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In the single variable calculus, when doing a u substitution, we have $\int_a^b{f'(x)}dx = \int_a^b{(h \circ g)'(x)dx} = \int_a^b{(h' \circ g)(x)g'(x)dx} = (h \circ g)(x) \Big|_a^b = h(g(b)) - h(g(a)) = \int_{g(a)}^{g(b)}{h'(u)du}$

Here, there's a nice connection between the chain rule and the Jacobian, where the $g'(x)dx$ term comes out of the wash without any appeals to geometric reasoning, like is often the case when introducing the Jacobian term for the multivariable change of variables. Is it possible to make an analogous derivation for the multivariable case?

What confuses me is that the multivariable chain rule has the form of a sum, but the Jacobian term has the form of a difference, so at first glance it seems not possible.

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    $\begingroup$ “the multivariable chain rule has the form of a sum” Dear child, the multivariable chain rule is best written in matrix notation: if $f = g \circ h$ then $f’(x) = g’(h(x)) h’(x)$. Here $h: \mathbb R^n \to \mathbb R^m$ is differentiable at $x$, $g:\mathbb R^m \to \mathbb R^k$ is differentiable at $h(x)$ and $h’(x)$ is an $m \times n$ matrix and $g’(h(x))$ is a $k \times m$ matrix. “The Jacobian has the form of a difference” The Jacobian determinant is the determinant of a particular derivative matrix! $\endgroup$
    – littleO
    Aug 3 at 20:52
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    $\begingroup$ Relevant thread about Jacobian matrix: math.stackexchange.com/a/1127350/40119 Relevant post about change of variables theorem and Jacobian determinant: math.stackexchange.com/a/464972/40119 $\endgroup$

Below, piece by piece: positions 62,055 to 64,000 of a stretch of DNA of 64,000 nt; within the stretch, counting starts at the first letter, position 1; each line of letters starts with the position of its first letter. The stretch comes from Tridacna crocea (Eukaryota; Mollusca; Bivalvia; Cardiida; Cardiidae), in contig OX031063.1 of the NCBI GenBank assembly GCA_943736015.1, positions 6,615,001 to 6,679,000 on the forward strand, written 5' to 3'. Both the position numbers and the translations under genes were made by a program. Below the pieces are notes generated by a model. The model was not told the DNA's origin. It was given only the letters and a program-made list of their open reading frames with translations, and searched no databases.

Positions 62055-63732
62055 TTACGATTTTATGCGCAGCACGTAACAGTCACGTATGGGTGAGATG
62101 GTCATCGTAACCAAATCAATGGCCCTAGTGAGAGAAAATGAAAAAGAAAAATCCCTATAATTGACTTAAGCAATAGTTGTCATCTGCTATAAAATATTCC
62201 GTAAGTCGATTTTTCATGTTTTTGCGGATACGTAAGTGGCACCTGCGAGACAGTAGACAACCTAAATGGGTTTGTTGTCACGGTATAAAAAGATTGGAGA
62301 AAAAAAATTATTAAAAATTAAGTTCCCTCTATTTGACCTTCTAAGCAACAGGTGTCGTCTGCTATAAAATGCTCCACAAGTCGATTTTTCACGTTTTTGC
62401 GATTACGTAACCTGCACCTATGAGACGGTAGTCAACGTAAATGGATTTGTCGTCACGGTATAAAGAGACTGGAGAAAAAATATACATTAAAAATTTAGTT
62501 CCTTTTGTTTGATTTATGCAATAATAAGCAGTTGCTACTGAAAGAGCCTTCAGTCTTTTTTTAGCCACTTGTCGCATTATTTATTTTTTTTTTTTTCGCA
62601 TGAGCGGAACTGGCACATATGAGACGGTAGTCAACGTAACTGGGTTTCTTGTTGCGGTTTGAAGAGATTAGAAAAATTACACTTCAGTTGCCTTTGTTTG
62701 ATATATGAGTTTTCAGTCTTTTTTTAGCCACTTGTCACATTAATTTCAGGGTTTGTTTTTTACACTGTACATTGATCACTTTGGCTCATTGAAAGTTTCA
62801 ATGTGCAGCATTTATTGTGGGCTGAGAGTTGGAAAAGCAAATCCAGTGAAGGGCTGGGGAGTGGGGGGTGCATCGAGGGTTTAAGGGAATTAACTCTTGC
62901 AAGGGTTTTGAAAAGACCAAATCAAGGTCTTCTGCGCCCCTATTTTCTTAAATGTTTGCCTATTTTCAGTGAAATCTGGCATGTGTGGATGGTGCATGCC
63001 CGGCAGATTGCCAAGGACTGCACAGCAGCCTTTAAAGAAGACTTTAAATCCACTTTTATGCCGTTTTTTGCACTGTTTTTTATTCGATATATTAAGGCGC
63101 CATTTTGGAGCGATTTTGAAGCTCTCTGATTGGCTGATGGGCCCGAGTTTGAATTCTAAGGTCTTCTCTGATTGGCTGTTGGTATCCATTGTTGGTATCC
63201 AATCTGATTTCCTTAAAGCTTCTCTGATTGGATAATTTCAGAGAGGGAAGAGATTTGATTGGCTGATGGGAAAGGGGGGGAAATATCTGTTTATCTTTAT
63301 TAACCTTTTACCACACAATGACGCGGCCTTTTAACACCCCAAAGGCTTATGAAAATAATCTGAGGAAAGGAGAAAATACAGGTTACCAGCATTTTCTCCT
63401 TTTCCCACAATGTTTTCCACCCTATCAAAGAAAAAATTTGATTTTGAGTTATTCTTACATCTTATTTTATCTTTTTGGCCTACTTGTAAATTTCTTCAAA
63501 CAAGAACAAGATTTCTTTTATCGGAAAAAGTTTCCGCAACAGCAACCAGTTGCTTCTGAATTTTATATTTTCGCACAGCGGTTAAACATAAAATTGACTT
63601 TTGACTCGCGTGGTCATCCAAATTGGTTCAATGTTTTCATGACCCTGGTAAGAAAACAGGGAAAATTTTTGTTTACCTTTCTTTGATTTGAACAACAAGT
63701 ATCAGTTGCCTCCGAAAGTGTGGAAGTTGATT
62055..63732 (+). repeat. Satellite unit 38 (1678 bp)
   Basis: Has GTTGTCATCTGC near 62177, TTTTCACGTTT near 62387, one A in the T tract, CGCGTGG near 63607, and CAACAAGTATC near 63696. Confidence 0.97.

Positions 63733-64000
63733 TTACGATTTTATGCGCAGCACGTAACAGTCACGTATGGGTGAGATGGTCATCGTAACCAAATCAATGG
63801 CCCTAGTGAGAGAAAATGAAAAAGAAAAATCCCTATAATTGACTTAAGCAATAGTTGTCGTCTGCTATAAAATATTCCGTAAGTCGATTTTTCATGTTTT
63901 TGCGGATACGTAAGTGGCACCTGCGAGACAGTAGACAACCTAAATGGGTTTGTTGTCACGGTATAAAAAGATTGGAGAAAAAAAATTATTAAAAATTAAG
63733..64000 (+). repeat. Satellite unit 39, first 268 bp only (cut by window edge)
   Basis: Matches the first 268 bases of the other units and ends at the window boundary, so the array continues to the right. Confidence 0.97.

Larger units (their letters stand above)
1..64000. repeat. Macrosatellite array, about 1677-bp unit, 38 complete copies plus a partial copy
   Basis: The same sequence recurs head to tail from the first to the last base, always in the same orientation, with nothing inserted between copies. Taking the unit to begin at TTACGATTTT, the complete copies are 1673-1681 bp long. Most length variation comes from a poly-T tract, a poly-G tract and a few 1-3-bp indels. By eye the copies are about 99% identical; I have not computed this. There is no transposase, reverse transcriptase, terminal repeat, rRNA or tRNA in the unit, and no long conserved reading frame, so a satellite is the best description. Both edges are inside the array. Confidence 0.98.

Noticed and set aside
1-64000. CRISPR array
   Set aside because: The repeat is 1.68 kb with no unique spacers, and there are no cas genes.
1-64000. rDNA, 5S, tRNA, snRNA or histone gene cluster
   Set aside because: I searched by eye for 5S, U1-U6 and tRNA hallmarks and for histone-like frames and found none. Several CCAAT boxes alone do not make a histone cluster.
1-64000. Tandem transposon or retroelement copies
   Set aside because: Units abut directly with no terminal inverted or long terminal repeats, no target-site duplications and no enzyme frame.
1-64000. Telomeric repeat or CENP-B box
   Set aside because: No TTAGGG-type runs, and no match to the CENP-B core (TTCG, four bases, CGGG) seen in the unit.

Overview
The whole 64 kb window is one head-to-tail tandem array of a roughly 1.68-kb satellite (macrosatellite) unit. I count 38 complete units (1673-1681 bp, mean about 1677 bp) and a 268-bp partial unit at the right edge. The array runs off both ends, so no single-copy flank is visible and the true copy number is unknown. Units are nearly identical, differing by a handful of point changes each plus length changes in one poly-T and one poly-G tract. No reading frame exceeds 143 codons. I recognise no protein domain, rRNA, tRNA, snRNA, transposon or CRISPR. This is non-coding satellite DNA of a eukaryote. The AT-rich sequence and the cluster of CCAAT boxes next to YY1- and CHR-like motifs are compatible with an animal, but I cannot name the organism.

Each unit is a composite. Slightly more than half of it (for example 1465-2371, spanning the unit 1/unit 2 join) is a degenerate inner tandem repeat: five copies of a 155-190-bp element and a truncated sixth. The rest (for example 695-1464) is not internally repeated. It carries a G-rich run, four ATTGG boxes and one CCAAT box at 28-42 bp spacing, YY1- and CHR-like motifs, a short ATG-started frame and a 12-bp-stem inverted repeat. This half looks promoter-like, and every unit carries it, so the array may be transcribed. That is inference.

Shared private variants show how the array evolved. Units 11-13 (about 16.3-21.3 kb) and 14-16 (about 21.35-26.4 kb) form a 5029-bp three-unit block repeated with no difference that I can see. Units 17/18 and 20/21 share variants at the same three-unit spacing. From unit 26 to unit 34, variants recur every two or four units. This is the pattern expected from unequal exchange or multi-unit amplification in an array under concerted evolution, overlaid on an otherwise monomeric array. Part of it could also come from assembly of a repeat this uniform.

– littleO
    Aug 3 at 21:07
  • $\begingroup$ There needs to be an integration by parts somewhere in the derivation, that's where something in the form of a difference will come from. $\endgroup$ Aug 4 at 19:54
  • $\begingroup$ Here’s a fundamental fact: Suppose that $A$ is a real $n \times n$ matrix, $b \in \mathbb R^n$ and $T:\mathbb R^n \to \mathbb R^n$ is defined by $T(x) = Ax + b$ for all $x \in \mathbb R^n$. If a set $S \subset \mathbb R^n$ has volume (or Lebesgue measure) $V$, then the volume (or Lebesgue measure) of $T(S)$ is $| \det A | V$. That is where the Jacobian determinant comes from in the change of variables formula for integration. More details are given in the posts in linked above. $\endgroup$
    – littleO
    Aug 4 at 20:12
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    $\begingroup$ I took a look at the article you mentioned, and the proof there is nothing like the 1D case (the article is very technical, as expected). The typical proof in the 1D case is rather special in that it exploits the FTC and the chain rule. By using the FTC, one by-passes a lot of the geometry regarding how a mapping $g$ distorts lengths/volumes. Also, 1D is trivial because $g$ maps intervals to intervals. The above links by littleO are, I think, the best ways to think about the theorem: always start with the linear case, and understand how determinants relate to volumes, and then generalize. $\endgroup$
    – peek-a-boo
    Aug 5 at 21:21

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